Being the only South Australian seat changing hands and won by the incoming government in 2013, coupled with being the only South Australian seat changing hands in 2016 aside from Mayo, underscored the marginal seat volatility of present-day Hindmarsh. Not a bellwether electorate however, ABC psephologist Antony Green listed the nearby Division of Makin as one of eleven seats throughout Australia which he classed as bellwethers in his 2016 pre-election guide, and was the only bellwether outside of New South Wales and Queensland.[2]

2016 election

South Australian Senator Nick Xenophon confirmed in December 2014 that by mid-2015 the Nick Xenophon Team (NXT) party would announce candidates in the South Australian Liberal seats of Hindmarsh, Sturt and Mayo, along with seats in all states and territories at the 2016 federal election, with Xenophon citing the government's ambiguity on the Collins-class submarine replacement project as motivation.[3] ABC psephologist Antony Green's 2016 federal election guide for South Australia stated NXT had a "strong chance of winning lower house seats and three or four Senate seats".[4] The NXT candidate in Hindmarsh was Daniel Kirk.[5]

Going into the 2016 election with a slender 1.9 percent two-party Liberal margin, Hindmarsh was the most marginal seat in South Australia, the government's only marginal seat in South Australia, the Coalition's only gain at the 2013 election in South Australia, and was the sixth most marginal Coalition-held seat in the nation. Georganas sought to retake the seat from Williams.[6] A Galaxy seat-level opinion poll of over 500 voters in Hindmarsh conducted a week out from the Saturday 2 July election indicated a knife-edge 50–50 two-party vote.[7] Ultimately, NXT preferences allowed Georganas to reclaim Hindmarsh for Labor with a two-party margin of just 0.6 percent, representing a two-party swing of 2.5 percent.[8] Though slender, Georganas was first elected to Hindmarsh at the 2004 election with a two-party margin of just 0.06 percent.[9]

2018 redistribution and 2019 election

Hindmarsh's character was significantly altered in a redistribution ahead of the 2019 federal election. Neighbouring Port Adelaide was abolished, with the bulk of its territory transferred to Hindmarsh; as mentioned above, Hindmarsh had been based on Port Adelaide for much of the first half-century after Federation. At the same time, the Holdfast Bay area was transferred to Boothby. This had the effect of making Labor's hold on Hindmarsh much more secure; on the new boundaries, Labor's margin increased from 0.6 percent to a notional 8.2 percent.[10] At the 2019 federal election, Georgeanas contested the neighbouring seat of Adelaide where Labor incumbent Kate Ellis was retiring, to allow the former member for Port Adelaide, Mark Butler, to follow most of his constituents into the changed Hindmarsh.[11]


Image Member Party Term Notes
  James Hutchison
Labor 16 December 1903
6 December 1909
Previously held the South Australian House of Assembly seat of East Adelaide. Served as minister under Fisher. Died in office
  William Archibald
13 April 1910
14 November 1916
Previously held the South Australian House of Assembly seat of Port Adelaide. Served as minister under Fisher and Hughes. Lost seat
  National Labor 14 November 1916
17 February 1917
  Nationalist 17 February 1917 –
13 December 1919
  Norman Makin
Labor 13 December 1919
14 August 1946
Served as Speaker during the Scullin Government. Served as minister under Curtin, Forde and Chifley. Retired. Later elected to the Division of Sturt in 1954
  Albert Thompson
28 September 1946
10 December 1949
Previously held the South Australian House of Assembly seat of Semaphore. Transferred to the Division of Port Adelaide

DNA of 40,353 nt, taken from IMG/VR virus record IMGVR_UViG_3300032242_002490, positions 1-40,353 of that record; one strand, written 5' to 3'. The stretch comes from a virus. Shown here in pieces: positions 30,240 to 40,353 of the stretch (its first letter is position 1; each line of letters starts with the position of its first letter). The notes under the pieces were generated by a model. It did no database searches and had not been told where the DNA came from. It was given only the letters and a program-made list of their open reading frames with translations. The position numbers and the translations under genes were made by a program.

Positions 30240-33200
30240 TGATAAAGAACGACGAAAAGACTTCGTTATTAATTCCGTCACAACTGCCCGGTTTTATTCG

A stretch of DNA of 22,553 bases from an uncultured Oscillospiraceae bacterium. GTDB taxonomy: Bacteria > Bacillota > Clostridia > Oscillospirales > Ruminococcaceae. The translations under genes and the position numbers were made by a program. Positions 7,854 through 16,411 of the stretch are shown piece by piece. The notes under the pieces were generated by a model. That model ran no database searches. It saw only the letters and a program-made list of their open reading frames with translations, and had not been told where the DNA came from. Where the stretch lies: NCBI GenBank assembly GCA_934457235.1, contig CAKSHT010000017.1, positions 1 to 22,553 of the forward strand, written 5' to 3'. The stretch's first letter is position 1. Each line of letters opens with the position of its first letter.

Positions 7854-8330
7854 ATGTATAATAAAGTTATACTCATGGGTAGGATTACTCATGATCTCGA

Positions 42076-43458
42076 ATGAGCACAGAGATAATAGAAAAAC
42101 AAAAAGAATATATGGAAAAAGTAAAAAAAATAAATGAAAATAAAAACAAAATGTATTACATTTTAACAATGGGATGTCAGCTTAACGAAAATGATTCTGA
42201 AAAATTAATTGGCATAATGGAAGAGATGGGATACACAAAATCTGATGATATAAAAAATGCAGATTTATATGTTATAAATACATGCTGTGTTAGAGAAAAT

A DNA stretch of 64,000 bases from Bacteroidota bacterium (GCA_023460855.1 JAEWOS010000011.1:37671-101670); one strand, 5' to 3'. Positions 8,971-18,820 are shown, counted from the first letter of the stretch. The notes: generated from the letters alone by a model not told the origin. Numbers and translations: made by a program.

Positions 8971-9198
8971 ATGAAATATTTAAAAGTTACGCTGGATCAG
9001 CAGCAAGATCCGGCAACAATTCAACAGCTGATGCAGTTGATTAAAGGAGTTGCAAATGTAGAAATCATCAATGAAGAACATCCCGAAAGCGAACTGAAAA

Clyde Cameron
10 December 1949
19 September 1980
Served as minister under Whitlam. Retired
  John Scott
18 October 1980
8 February 1993
  Chris Gallus
Liberal 13 March 1993
31 August 2004
Previously held the Division of Hawker. Retired
  Steve Georganas
Labor 9 October 2004
7 September 2013
Lost seat
  Matt Williams
Liberal 7 September 2013
2 July 2016
Lost seat
  Steve Georganas
Labor 2 July 2016
11 April 2019
Transferred to the Division of Adelaide
  Mark Butler
18 May 2019
Previously held the Division of Port Adelaide. Incumbent. Currently a minister under Albanese

Election results

2022 Australian federal election: Hindmarsh[12]
Party Candidate Votes % ±%
Labor Mark Butler 46,547 42.18 −0.91
Liberal Anna Finizio 36,072 32.69 −4.06
Greens Patrick O'Sullivan 15,310 13.87 +2.89
One Nation Walter Johnson 4,341 3.93 +3.93
United Australia George Melissourgos 3,896 3.53 −0.81
Animal Justice Matt Pastro 2,340 2.12 −0.83
Great Australian Jamie Witt 1,184 1.07 +1.07
Australian Federation Dianne Richards 653 0.59 +0.59
Total formal votes 110,343 94.29 −1.39
Informal votes 6,686 5.71 +1.39
Turnout 117,029 90.98 −1.87
Two-party-preferred result
Labor Mark Butler 65,043 58.95 +2.41
Liberal Anna Finizio 45,300 41.05 −2.41
Labor hold Swing +2.41


  1. ^ Muller, Damon (14 November 2017). "The process of federal redistributions: a quick guide". Parliament of Australia. Retrieved 19 April 2022.
  2. ^ The Bellwether Contests: Antony Green ABC
  3. ^ Subs backlash, Nick Xenophon sets sights on Liberal-held seats in Adelaide: SMH 6 April 2015
  4. ^ Election Guide (SA) - 2016 federal election guide: Antony Green ABC
  5. ^ 2016 NXT candidates: Archived 23 December 2015 at the Wayback Machine
  6. ^ Georganas elected unopposed: Neos Kosmos 3 September 2015
  7. ^ Exclusive poll shows Hindmarsh sits on knife edge, while Liberals look safe in Boothby: The Advertiser 24 June 2016
  8. ^ Hindmarsh, SA - 2016 Tally Room: Australian Electoral Commission Archived 2016-08-05 at the Wayback Machine
  9. ^ Hindmarsh, SA - 2004 Tally Room: Australian Electoral Commission
  10. ^ "2017-18 Federal Redistribution - South Australia". ABC Elections. 26 June 2018.
  11. ^ Labor's factions negotiate deal to keep Mark Butler in parliament: ABC 18 July 2018
  12. ^ Hindmarsh, SA, 2022 Tally Room, Australian Electoral Commission.

34°56′10″S 138°31′41″E / 34.936°S 138.528°E / -34.936; 138.528

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Division of Hindmarsh